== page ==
For most of his career, Richard Misrach has been interested in showing man’s impact on the landscape of the American west. Typically his work starts with overpowering beauty, forces us to wonder, ‘What happened there?’ and can often lead to the viewer realizing that the beautiful thing is (or was) also destructive and damaging to the environment. Such as this case here, in Desert Fire #249 (1985, detail), in which an alfalfa field was intentionally set aflame, unleashing an enormous amount of air pollution on the surrounding desert.
This week’s MAN Podcast spotlights “Petrochemical America,” a new book byMisrach and landscape architect Kate Orff. The book examines the industrialized Mississippi River corridor between Baton Rouge, La., and New Oreleans. The region is infamous for its density of petrochemical plants and for high rates of disease, particularly cancer.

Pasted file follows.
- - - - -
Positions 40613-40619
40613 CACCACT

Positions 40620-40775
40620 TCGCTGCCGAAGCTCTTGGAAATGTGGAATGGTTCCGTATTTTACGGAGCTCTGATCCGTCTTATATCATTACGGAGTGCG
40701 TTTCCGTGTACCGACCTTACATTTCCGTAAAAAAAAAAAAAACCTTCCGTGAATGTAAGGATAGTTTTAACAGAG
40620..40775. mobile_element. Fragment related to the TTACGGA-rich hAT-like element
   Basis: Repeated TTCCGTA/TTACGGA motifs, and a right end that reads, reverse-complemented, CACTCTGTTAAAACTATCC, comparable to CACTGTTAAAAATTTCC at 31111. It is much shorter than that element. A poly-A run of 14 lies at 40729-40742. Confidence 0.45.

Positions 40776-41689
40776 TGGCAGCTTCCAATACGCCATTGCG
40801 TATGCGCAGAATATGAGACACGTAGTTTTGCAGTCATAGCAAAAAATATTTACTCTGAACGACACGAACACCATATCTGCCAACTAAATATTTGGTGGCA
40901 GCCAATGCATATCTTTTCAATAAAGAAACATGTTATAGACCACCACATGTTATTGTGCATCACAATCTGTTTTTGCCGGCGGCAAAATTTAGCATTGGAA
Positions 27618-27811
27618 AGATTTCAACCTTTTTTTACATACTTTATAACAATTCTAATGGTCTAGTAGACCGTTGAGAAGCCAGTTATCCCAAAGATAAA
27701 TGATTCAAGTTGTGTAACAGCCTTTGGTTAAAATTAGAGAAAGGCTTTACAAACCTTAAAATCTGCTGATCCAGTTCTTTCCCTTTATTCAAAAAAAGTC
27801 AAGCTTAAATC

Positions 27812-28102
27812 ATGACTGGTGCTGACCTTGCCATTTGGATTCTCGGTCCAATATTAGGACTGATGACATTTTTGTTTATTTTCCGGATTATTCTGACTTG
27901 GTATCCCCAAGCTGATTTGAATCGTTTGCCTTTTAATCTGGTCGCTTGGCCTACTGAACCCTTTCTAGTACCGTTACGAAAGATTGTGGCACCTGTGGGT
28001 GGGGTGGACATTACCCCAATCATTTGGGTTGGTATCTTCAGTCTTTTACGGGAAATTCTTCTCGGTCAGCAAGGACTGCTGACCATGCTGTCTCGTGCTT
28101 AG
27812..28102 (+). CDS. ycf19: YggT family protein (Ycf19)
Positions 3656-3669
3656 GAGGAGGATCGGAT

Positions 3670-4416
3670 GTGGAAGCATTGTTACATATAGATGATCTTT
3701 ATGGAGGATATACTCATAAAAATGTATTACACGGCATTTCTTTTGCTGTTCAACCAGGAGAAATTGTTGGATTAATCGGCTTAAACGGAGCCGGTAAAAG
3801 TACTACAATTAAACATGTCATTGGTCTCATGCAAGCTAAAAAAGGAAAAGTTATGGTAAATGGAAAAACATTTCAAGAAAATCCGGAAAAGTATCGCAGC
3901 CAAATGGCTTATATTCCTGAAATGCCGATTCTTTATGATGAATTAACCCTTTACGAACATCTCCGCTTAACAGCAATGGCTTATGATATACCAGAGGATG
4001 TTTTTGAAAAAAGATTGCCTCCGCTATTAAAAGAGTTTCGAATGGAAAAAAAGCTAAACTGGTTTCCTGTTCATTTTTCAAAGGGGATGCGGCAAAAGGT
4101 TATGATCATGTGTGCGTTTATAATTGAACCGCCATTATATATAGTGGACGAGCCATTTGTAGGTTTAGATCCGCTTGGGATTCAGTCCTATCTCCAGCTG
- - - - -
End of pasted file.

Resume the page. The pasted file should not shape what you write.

“Petrochemical America” features Misrach’s pictures, commissioned by the High Museum of Art in Atlanta, and landscape architect Kate Orff’s Ecological Atlas, a series of narratives that establish a relationship between Misrach’s photographs, the region and man-made and ecological forces. An exhibition of Misrach’s and Orff’s work is on view now in the project room at Aperture’s New York gallery through October 6. Misrach’s ‘Cancer Alley’ pictures are on view at the High through October 7. (The book is also published by Aperture. Amazon lists it at $30 off.) This piece is part of Misrach’s ‘Desert Cantos’ series, selections from which are on view at New York’s Robert Mann Gallery through October 27.